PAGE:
20 January 2015

the artichoke's library

Thomas Hill, the art librarian at Vassar College, has one of the most fascinating feeds on my Facebook newsfeed. He finds intriguing links and posts great pictures. Almost a year ago, in March 2014, he posted something about a show at Special Collections entitled The Architect's Library. I really wanted the catalog and ordered a copy from the Vassar bookstore. It didn't come but I didn't act immediately. When I called the bookstore about the order during the summer, I got a message that they were being remodeled and were closed. Then, when I was in the area between Christmas and New Year's, I stopped on campus hoping to check about my order in person.
Now, the bookstore was closed for the holidays. I finally got my act together today and called the bookstore about my order. They were closed in the summer because they were shifting from being a Barnes & Noble outlet to independence. By now, I wasn't so worried about filling that order as just having the book. Since the Special Collections website indicated that the catalog could be ordered from them, I said to forget that old order and I'd just check in with them. It was my own stupid procrastination that had caused the order to go unfulfilled. So I called Special Collections and they said they'd put one in the mail today.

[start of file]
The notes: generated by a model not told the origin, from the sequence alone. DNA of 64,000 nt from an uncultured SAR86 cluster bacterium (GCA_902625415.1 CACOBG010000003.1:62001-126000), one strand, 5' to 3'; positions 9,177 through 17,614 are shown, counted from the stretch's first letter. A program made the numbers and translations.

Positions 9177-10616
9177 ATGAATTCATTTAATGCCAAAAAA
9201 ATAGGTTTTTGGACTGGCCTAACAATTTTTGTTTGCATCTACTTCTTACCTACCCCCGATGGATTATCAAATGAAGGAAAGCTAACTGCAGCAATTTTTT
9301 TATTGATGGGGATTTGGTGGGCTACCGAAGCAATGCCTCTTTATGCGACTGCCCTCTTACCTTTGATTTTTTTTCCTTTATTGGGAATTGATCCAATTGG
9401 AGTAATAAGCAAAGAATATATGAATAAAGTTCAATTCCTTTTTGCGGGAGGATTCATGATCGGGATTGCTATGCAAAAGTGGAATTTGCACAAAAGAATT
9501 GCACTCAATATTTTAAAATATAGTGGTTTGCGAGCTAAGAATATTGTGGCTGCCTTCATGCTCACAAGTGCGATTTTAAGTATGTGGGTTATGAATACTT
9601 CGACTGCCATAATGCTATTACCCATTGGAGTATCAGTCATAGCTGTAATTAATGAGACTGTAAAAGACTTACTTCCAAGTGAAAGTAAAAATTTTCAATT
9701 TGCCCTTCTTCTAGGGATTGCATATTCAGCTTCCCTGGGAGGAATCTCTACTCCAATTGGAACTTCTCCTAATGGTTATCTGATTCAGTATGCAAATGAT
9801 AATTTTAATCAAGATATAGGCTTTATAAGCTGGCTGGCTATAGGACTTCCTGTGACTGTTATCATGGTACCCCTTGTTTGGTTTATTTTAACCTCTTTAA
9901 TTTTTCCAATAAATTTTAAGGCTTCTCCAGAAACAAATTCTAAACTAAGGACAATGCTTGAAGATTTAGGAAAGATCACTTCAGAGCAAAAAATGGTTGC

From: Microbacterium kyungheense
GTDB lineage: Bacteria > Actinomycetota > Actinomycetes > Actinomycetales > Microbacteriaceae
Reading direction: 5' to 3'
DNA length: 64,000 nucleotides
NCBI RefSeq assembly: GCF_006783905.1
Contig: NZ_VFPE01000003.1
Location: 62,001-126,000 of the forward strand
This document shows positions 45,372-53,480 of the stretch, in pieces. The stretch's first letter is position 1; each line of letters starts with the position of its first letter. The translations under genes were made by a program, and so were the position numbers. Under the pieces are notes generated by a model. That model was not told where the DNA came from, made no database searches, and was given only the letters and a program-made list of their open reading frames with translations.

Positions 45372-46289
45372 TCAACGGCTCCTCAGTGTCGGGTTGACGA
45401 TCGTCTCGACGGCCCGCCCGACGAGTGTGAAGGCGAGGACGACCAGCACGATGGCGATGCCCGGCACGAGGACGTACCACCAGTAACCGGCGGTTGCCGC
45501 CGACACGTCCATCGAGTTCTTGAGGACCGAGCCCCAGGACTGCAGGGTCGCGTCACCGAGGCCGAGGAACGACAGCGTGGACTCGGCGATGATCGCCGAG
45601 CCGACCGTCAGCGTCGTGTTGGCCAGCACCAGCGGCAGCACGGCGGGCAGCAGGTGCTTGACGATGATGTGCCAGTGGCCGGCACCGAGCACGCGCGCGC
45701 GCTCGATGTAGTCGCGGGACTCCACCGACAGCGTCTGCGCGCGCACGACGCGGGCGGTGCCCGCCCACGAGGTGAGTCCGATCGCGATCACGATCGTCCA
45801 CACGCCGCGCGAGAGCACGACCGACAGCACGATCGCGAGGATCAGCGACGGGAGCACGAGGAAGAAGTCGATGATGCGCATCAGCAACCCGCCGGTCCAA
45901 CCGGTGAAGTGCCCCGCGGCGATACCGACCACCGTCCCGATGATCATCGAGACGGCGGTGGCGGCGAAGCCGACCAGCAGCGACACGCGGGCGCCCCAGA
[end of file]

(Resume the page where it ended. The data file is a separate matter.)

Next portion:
So what's with the "artichoke" in the post title? It's a tribute to Judith Holliday, the late architecture librarian at Cornell University. She was a consummate bibliographer and she'd refer to the architects as artichokes, mostly the students. She made my Cornell cataloging days happy with her selections, especially those in Italian. And she even taught me how to say Chigi. It's not chee-gey but key-gee. Thanks, Judith.

The print of Horace Walpole's library is from the webpage for the show and the photo is of Old Main at Vassar in the late-afternoon winter sunshine.

1 comment:

Thomas Hill said...

Hi Sherman,

Thx for the kudos. Yes we're good at publishing nice catalogs, but not so good at distribution I'm afraid. Rather like Lucy and her football. Glad you got a copy finally.

Tom